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Vocalist, composer and avant-garde icon Diamanda Galás has announced the release of two new albums, her first since the release of Guilty, Guilty, Guilty in 2008. All The Way, a collection of radical re-workings of traditional and jazz standards, and In Concert at Saint Thomas The Apostle Harlem, recorded at the titular church during the Red Bull Music Academy Festival 2016, are out March 24th and will be released on Galás’ own label Intravenal Sound Operations. Today Rolling Stone premiered Galás’ interpretation of “All The Way,” written by Jimmy Van Heusen and made famous by Frank Sinatra as well as the traditional “O Death” from All The Way, and spoke with Galás about ______.
All The Way features remarkable, radical takes on familiar tunes, including the seminal “The Thrill Is Gone” and a solo piano interpretation of Thelonious Monk’s “’Round Midnight.” The album’s centerpiece is the American traditional “O Death,” which has become a staple in live performances, and concludes with “Pardon Me I’ve got Someone To Kill” by country singer Johnny Paycheck. All The Way includes both electric live recordings (recorded in Paris, Copenhagen, and East Sussex) and studio recordings made in San Diego, CA.
At Saint Thomas the Apostle Harlem documents Galás’ volcanic May 2016 performances as Saint Thomas the Apostle church in Harlem, NY, described by the New York Times as “guttural and operatic, baleful and inconsolable, spiritual and earthy, polyglot and wordless, nuanced and unhinged.” The concert, produced by Intravenal Sound Operations and Red Bull Music Academy, was composed exclusively of what Galás calls “death songs.” Sung in Italian, German, French, and Greek, the perfromances include Galás’ dramatic settings of death poems by Cesare Pavese and Ferdinand Freiligrath, as well as renditions of songs by Jacques Brel (“Fernand”, “Amsterdam”) and Albert Ayler (“Angels,” sung by Galás, who has always believed that Ayler’s work is also vocal music).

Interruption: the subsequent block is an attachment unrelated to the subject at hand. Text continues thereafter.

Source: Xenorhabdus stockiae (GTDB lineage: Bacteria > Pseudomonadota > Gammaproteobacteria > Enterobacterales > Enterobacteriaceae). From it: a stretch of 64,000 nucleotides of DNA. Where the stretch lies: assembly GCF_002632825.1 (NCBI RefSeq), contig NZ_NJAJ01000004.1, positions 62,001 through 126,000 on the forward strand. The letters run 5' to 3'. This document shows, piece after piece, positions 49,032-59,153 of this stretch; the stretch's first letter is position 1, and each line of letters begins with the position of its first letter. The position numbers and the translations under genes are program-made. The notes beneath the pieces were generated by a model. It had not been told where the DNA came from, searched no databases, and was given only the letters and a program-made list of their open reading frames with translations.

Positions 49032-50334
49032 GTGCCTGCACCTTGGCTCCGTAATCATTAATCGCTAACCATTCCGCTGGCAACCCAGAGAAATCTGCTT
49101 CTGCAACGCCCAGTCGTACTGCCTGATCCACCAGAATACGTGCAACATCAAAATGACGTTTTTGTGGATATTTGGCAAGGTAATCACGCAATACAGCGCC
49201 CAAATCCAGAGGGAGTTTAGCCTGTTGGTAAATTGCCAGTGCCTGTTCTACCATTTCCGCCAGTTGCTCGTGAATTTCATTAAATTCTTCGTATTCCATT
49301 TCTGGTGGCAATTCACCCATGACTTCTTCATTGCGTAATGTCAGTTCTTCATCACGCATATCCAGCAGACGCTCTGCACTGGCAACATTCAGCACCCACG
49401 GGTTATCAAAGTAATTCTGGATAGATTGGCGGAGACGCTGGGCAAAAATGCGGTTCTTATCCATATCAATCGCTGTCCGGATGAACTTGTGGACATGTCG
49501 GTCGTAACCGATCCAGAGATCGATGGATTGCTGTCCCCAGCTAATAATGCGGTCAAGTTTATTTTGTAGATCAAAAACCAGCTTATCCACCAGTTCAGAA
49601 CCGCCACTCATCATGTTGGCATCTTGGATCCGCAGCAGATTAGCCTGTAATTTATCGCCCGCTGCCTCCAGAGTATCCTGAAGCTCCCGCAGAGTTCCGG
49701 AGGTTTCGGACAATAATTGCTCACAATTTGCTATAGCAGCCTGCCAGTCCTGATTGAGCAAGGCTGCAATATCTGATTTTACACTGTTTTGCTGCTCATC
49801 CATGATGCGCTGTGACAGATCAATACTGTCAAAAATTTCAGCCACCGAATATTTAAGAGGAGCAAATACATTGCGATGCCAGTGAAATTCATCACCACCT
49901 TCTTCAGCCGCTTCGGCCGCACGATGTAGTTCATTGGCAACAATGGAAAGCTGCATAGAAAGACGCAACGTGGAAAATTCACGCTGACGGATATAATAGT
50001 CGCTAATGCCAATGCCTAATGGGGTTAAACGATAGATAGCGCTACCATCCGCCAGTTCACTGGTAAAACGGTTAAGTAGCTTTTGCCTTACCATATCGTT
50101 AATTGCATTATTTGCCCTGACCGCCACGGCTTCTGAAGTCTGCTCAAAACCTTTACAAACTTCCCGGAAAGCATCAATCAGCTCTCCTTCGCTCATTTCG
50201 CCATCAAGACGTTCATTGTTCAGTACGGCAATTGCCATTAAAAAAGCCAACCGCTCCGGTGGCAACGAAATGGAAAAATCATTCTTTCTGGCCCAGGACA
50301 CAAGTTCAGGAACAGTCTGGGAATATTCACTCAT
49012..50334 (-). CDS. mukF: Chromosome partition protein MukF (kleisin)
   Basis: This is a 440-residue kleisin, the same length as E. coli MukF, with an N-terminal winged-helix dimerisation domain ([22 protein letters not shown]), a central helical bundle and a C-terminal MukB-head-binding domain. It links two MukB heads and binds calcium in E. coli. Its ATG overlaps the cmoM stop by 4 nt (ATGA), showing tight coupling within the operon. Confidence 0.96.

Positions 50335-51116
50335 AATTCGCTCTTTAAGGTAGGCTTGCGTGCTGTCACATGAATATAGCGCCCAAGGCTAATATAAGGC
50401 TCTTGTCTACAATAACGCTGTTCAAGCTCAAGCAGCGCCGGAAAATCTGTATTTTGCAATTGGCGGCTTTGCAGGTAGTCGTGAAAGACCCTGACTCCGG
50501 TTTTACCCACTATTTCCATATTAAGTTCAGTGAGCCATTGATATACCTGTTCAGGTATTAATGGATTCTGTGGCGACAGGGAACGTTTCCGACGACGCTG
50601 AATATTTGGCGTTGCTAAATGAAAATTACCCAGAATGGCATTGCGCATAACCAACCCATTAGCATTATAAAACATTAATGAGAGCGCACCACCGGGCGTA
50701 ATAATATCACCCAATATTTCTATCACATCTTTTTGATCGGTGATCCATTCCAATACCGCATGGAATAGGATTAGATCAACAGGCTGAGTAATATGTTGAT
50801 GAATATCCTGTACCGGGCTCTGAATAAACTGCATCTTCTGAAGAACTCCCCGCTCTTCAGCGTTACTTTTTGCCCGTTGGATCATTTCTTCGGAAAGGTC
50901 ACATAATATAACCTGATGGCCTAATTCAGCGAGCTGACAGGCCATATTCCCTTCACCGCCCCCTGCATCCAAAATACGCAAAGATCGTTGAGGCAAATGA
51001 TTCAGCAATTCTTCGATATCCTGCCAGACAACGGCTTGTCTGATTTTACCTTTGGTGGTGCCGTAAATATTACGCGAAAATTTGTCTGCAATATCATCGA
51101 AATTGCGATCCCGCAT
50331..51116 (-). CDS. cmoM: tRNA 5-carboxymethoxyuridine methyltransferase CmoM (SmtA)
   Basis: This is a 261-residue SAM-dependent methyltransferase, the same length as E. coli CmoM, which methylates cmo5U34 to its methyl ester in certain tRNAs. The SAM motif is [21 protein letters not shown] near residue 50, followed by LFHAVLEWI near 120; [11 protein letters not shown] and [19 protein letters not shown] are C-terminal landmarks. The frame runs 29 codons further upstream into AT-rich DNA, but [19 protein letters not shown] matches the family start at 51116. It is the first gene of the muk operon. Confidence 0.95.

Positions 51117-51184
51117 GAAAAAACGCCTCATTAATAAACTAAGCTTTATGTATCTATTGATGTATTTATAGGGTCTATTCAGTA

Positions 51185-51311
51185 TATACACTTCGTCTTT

Taken together these albums showcase the work of an artist at the height of her power and creativity, demonstrating mastery not only of her voice (for which she has become so well known), but also of the piano, and as a composer.
Diamanda Galás will be touring these “death songs” around North America and Europe this spring, will full dates to be announced shortly.
The composer, vocalist and activist Diamanda Galás is one of the most uncompromising and influential avant-garde performers of the last thirty years, with an extensive catalog of work that is often oppressive but always thrilling. With a searing voice and background in classical and jazz piano, Galás has continually asserted the connection between her art and activism, tackling subjects like torture, genocide and AIDS in philosophically thoughtful and musically incendiary ways. Galás has previously collaborated with musicians varying Led Zeppelin bassist John Paul Jones to influential composer Iannis Xenakis, in addition to numerous others, and her vocal technique and performance has been cited as an inspiration by such performers as PJ Harvey and Anohni. Over the past few years, Galás has been working extensively in Europe, in particular on the theatrical performance “Das Fieberspital (The Fever Hospital)” — based on the writings of Georg Heym, Gottfried Benn and herself — at the Grokowski Institute in Wroclaw, Poland.
Photo credit: Austin Young
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